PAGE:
Retrospective Cohort Study
Copyright ©The Author(s) 2018. Published by Baishideng Publishing Group Inc. All rights reserved.
World J Clin Cases. Apr 16, 2018; 6(4): 44-53
Published online Apr 16, 2018. doi: 10.12998/wjcc.v6.i4.44
High prevalence of cholestasis, with increased conjugated bile acids in inflammatory bowel diseases patients
Marc Girardin, Antoine Hadengue, Jean-Louis Frossard, the Swiss IBD Cohort Study Group
Marc Girardin, Antoine Hadengue, Jean-Louis Frossard, Service of Gastroenterology and Hepatology, Geneva University Hospital, Geneva 1211, Switzerland
Author contributions: Girardin M performed the research and wrote the manuscript under the supervision of Hadengue A and Frossard JL; Girardin M and Hadengue A conceived the study; the study was reviewed by the Swiss IBD Cohort Study Group, which also provided the patients; all the authors revised the manuscript and approved the final draft.
Institutional review board statement: The study was approved by the ethical review board of Geneva University and by the central ethical review committee of the SIBDC in September 2012.
Informed consent statement: Written, informed consent was obtained from each patient included in the study at inclusion in the SIBDC. The study protocol conformed to the ethical guidelines of the 1975 Declaration of Helsinki as reflected in a prior approval by the institution’s human research committee.
Conflict-of-interest statement: The authors have no potential personal and financial conflicts of interest to declare for this study.
Data sharing statement: No additional data are available.
Open-Access: This article is an open-access article which was selected by an in-house editor and fully peer-reviewed by external reviewers. It is distributed in accordance with the Creative Commons Attribution Non Commercial (CC BY-NC 4.0) license, which permits others to distribute, remix, adapt, build upon this work non-commercially, and license their derivative works on different terms, provided the original work is properly cited and the use is non-commercial. See:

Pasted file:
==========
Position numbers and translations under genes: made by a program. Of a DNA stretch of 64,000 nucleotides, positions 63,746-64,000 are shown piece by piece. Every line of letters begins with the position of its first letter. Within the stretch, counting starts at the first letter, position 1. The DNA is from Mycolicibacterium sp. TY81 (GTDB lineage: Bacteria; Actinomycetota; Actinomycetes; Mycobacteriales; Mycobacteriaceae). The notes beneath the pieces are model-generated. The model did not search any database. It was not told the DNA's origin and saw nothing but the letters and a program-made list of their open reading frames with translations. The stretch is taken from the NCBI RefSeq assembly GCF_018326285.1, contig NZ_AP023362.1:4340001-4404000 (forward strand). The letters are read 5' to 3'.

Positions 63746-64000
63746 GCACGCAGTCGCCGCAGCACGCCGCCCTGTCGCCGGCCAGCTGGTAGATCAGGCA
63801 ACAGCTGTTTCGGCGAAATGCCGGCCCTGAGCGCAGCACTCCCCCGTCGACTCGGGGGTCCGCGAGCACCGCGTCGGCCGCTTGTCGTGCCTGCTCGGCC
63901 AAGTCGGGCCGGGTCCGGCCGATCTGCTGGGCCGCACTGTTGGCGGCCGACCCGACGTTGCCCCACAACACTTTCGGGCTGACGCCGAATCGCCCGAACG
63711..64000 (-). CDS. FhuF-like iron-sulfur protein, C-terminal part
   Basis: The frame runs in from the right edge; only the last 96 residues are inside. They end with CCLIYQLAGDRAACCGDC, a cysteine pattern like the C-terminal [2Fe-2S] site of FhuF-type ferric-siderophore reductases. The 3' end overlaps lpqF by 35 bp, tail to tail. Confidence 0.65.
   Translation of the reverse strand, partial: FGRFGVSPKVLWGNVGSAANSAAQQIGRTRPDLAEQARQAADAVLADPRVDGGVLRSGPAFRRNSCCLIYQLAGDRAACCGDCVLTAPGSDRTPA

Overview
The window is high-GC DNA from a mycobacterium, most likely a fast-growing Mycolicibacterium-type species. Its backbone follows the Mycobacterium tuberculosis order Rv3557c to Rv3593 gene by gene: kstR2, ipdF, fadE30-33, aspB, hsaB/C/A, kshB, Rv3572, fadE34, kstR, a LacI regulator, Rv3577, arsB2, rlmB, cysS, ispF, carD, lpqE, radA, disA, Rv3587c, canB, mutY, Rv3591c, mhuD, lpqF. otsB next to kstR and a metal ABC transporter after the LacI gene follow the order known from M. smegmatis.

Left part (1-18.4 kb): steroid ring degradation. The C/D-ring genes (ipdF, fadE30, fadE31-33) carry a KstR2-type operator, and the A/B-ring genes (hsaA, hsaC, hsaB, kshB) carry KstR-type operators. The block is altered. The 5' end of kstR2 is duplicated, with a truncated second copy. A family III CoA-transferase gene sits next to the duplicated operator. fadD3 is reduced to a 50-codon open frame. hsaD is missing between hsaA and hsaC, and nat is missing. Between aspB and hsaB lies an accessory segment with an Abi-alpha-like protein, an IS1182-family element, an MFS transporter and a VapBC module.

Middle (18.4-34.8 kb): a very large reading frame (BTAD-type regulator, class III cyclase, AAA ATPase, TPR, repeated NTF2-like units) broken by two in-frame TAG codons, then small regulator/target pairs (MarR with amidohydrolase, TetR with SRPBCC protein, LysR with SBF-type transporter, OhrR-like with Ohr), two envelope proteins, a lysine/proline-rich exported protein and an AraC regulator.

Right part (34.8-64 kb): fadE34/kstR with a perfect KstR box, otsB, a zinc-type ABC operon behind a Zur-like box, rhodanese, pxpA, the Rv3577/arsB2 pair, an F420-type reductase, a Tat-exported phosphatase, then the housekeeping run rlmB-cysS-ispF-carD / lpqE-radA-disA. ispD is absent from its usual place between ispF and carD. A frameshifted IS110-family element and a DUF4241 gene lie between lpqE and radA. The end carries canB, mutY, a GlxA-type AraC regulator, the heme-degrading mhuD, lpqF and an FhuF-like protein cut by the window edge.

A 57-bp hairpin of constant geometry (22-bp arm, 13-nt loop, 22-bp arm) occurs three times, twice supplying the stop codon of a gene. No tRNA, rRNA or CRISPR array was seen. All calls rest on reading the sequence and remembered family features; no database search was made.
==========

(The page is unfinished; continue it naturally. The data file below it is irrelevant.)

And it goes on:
Correspondence to: Marc Girardin, MD, Attending Doctor, Service of Gastroenterology and Hepatology, Geneva University Hospital, Rue Gabrielle-Perret Gentil 4, Geneva 1211, Switzerland.
Telephone: +41-22-3729340 Fax: +41-22-3729366
Received: January 8, 2018
Peer-review started: January 9, 2018
First decision: January 29, 2018
Revised: February 6, 2018
Accepted: March 7, 2018
Article in press: March 7, 2018
Published online: April 16, 2018

To investigate the prevalence and causes of cholestasis in patients with inflammatory bowel diseases in the Swiss Inflammatory Bowel Diseases Cohort.


A retrospective cohort study was performed of all the patients in the Swiss Inflammatory bowel disease Cohort. Total bile acid was measured for all patients and cholestasis was defined as a concentration > 8 μmol/L. The characteristics of patients with or without cholestasis were compared. Bile acid profiles were then determined for 80 patients with high total bile acid and 80 matched patients with low total bile acid. Bile acid profiles were compared for smokers vs nonsmokers, ileal vs colonic disease, and inflammatory vs non inflammatory diseases.


Ninety-six patients had more than 8 μmol/L total bile acid, giving a prevalence of 7.15%. Patients with an obvious cause of cholestasis, such as primary sclerosing cholangitis, were then excluded, leaving 1190 participants with total bile acid < 8 μmol/L and 80 with total bile acid > 8 μmol/L. In multivariate analysis, calcium supplementation was significantly associated with cholestasis (odds ratio, 2.36, 95%CI: 1.00-5.21, P = 0.040) whereas current smoking significantly reduced the risk of cholestasis (odds ratio, 0.42, 95%CI: 0.17-0.91, P = 0.041). Levels of all conjugated bile acids were higher in the cholestasis group than in the control group. When we compared patients with ileal vs colonic disease, the former had higher levels of primary, secondary, and tertiary bile acids whereas patients with colonic disease had higher levels of conjugated bile acids.


Prevalence of cholestasis is high. Smoking appears to reduce cholestasis. Conjugated bile acids are higher in cholestasis and in colonic disease whereas unconjugated in ileal disease.

Keywords: Lipid, Liver, Crohn’s disease, Ulcerative colitis, Cholestasis

Core tip: Inflammatory bowel diseases (IBDs) are often associated with cholestasis. This study shows that the prevalence of cholestasis in IBD patients is high at 7%. Current smoking seems to be a protective factor against cholestasis, maybe reflecting a different gut function than in nonsmokers. Ileal disease was more often associated with elevated non conjugated bile acids levels. Colonic disease was characterized by higher conjugated bile acids levels.